Recently, several non-peptide compounds have been described as A II antagonists. Illustrative of such compounds are those disclosed in U.S. Pat. Nos. 4,207,324; 4,340,598; 4,576,958; 4,582,847; and 4,880,804; in European Patent Applications 028,834; 245,637; 253,310; 291,969; 323,841; 324,377 and 380,959; and in articles by A. T. Chiu, et al. [Eur. J. Pharm. Exp. Therap, 157, 13-21 (1988)] and by P. C. Wong, et al. [J. Pharm. Exp. Therap, 247, 1-7 (1988): Hypertension, 13, 489-497 (1988)]. All of the U.S. Patents, European Patent Applications 028,834 and 253,310 and the two articles disclose substituted imidazole compounds which are generally bonded through a lower alkyl bridge to a substituted phenyl. European Patent Application 245,637 disclosed derivatives of 4,5,6,7-tetrahydro-2H-imidazo [4,5-c]-pyridine-6-carboxylic acid and analogs thereof as antihypertensive agents.
In addition to the foregoing, EP 411,766 describes substituted quinazolinones with A-II antagonist activity and WO 91/15209 describes pyridopyrimidines with A-II antagonist activity.
The novel compounds of the invention are represented by structural formula I: ##STR3## or a pharmaceutically acceptable salt thereof, wherein:
the chain A-D-E-G-J comprises 4-10 atoms;
Q is --N(R4)-- or ##STR4##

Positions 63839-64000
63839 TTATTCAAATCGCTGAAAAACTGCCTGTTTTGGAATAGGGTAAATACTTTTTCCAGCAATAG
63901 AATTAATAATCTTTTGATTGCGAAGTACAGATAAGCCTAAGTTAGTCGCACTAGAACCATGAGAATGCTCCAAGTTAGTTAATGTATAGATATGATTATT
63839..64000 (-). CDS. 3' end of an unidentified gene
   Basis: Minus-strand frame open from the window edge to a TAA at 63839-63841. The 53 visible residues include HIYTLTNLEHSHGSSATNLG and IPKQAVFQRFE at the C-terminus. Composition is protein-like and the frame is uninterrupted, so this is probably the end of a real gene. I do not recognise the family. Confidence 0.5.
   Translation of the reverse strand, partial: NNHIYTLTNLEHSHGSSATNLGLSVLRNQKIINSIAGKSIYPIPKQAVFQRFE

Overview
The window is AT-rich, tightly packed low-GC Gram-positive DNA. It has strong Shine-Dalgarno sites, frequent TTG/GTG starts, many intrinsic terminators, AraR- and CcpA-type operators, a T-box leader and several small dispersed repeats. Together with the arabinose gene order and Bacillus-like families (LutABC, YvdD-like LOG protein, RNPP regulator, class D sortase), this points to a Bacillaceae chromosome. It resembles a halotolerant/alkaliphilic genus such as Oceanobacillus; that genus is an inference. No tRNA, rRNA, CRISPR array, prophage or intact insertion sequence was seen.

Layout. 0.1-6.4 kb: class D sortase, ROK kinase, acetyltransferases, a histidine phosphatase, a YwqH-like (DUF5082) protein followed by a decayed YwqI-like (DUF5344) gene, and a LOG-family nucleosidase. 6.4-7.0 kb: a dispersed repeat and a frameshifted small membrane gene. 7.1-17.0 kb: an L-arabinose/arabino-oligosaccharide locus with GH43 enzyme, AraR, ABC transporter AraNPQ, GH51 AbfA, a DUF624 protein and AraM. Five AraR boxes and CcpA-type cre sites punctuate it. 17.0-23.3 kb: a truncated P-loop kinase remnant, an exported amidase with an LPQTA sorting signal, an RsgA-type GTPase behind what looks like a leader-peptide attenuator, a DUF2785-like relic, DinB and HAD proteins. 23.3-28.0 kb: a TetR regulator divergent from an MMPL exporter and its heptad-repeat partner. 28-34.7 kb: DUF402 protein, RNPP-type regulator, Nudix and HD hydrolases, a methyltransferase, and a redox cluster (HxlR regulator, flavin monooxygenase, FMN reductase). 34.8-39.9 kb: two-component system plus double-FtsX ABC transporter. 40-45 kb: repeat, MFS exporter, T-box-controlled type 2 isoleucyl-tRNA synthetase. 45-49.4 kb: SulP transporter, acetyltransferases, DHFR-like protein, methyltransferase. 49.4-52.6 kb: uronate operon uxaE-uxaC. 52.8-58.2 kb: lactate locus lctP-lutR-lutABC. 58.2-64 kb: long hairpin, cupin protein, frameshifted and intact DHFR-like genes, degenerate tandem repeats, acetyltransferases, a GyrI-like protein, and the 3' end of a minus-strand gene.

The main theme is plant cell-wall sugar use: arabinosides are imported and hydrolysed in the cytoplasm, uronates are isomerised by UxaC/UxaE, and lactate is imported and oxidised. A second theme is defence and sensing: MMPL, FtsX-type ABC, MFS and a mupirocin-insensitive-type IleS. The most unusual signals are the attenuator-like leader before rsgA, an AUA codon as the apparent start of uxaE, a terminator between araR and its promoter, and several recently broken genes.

b) C1-6 alkyl or C2-5 alkenyl, each of which is unsubstituted or substituted with aryl, C3-7 cycloalkyl, halo, CF3 or CF2 CF3,
c) C3-7 cycloalkyl, or
d) perfluoro C1-4 alkyl;
R2 is C1-6 alkyl or F;
b) C1-6 alkyl,
e) C1-4 alkylamino,
f) di(C1-4 alkyl)amino,
g) (C1-6 alkoxy)CH2 --,
h) (C1-6 alkylthio)CH2 --,
i) C1-6 alkylthio,
j) (C1-6 alkyl)2 NCH2 --,
k) C2-6 alkenyl,
l) C2-6 alkynyl,
m) aryl C1-6 alkyl--, or
n) C3-7 cycloalkyl;
a) --COR6 wherein R6 is
5) N-(C1-4 alkyl)-piperazinyl,
7) C1-6 alkyl, or
8) substituted C1-6 alkyl or ##STR5## b) --CO2 R7 wherein R7 is 1) C1-6 alkyl
2) substituted C1-6 alkyl,
3) aryl, or
c) --CONR7 R8 wherein R8 is C1-4 alkyl or H;
d) C1-6 alkyl,
e) substituted C1-6 alkyl,
g) heteroaryl or
M is --N═ or ##STR6## wherein R9 is H, C1-3 alkyl, F or CF3 ;
K is --CO-- or --SO2 --;
L is --CO-- or --SO2 --
A is --CO--, or --CH2 --;
D is --CH2 --, --O--, --NR8 or a single bond;
E is (CH2)b wherein b=0-6;
G is (a) --C(R5)2 --, wherein the R5 groups are the same or different and R5 is C1-6 alkyl, substituted C1-6 alkyl, aryl, heteroaryl or hydrogen
(c) --S(O)p -- wherein p is 0-2,
(f) --NR5 CO--,
(g) --NHSO2 NH--,
(h) --CO2 --,
(j) --NHCO2 --,
(m) heteroaryl, or
(n) single bond;
(a) (CH2)r, wherein r is 1-8, or
(b) single bond
with the provisos that:
1) if A is CO then R4 is C1-6 alkyl, substituted C1-6 alkyl, aryl, heteroaryl or H;
2) if A is CO and D is O or NR8 then: